Pension fund investors could help the crisis – Mn
EUROPE - A Dutch asset management firm has called on regulatory authorities to allow pensions funds to focus less on funding ratios and permit investments which improve corporate debt liquidity.
Roland van den Brink, member of the management committee at Mn Services, warned delegates at the MultiPensions conference in London today the financial crisis could be much more elongated than market commentators might hope, but argued stressed pension fund could play a major role in any recovery if they were allowed to help improve market debt liquidity.
More specifically, he suggested by stepping in to help companies, pension fund could in turn help their own financial positions and prevent a possible pensions crisis further down the road.
"Is regulatory reform the true solution to this crisis? I doubt it. The true crisis is liquidity," said van den Brink.
"Ordinary firms are going bust simply because they can't get credit from banks. Each day that situation gets more serious. So we should ask governments and regulators to throw away thinking on funding ratios and find ourselves a way to move pension funds so they can step in to tackle the liquidity crisis.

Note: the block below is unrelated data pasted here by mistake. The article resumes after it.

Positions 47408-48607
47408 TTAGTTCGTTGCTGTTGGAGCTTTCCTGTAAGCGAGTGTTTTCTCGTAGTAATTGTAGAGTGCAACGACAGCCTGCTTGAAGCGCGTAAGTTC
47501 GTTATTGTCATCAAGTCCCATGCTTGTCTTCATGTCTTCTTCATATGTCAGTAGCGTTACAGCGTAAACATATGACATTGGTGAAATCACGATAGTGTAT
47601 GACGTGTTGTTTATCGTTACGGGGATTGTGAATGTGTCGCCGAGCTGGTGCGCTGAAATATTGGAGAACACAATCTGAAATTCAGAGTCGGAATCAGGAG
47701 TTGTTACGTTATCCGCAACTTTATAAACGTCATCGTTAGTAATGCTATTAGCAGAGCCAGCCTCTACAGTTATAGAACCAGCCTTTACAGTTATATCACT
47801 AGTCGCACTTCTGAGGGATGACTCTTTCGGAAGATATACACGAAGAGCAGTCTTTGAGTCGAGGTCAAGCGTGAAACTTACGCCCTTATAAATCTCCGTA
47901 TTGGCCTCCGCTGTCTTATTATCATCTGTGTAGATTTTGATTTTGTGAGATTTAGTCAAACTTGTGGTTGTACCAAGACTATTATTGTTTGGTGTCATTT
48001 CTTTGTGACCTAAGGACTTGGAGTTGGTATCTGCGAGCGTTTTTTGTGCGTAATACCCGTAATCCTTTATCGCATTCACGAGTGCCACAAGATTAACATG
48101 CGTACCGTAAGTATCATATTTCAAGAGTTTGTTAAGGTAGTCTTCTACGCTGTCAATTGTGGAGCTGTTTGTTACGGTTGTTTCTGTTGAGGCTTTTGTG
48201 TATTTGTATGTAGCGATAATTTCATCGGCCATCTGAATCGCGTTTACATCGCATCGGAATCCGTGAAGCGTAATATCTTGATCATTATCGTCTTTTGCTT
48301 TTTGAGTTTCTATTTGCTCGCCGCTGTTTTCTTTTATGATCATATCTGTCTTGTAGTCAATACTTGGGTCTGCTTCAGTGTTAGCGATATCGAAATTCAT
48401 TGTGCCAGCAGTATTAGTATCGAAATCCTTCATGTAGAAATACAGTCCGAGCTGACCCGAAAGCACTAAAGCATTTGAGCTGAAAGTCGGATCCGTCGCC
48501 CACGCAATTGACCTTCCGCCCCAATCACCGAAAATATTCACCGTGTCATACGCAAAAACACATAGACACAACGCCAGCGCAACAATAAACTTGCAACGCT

"In today's world, people are fearing for their jobs so they don't at the moment have a pension problem. They have a problem in their personal lives. We should help them in the pension fund community and ensure the liquidity crisis does not become [our crisis], continued van den Brink.
He referred, in particular, to the Dutch steelworkers' pension fund, PMT, managed by Mn Services, is seeing some of its employer sponsors struggle and go under.
As well as raising concerns about potential contribution problems should employer sponsors no longer exist, he also argued talk of a quick recovery could be hasty.
"We have a very deep problem and a very deep recession. Despite the face that the crisis will be overcome, the '74 [financial] crisis lasted eight years and equity markets were down until '82. Even in today's view, the 3-5 year horizon could do a lot of harm," continued van den Brink.
"By my nature, I am an optimist but 27 studies of crises found in all crises there is always a second lag. The first phase is recognising [the crisis] and second lag is [people are] forced to do something about it. In today's markets, we have not just a financial crisis but a housing bubble crisis and probably very soon a credit card crisis. We are probably moving from too big to fall to too big to save. I don't think governments are able to save us all. So we need to think of other big steps moving forward."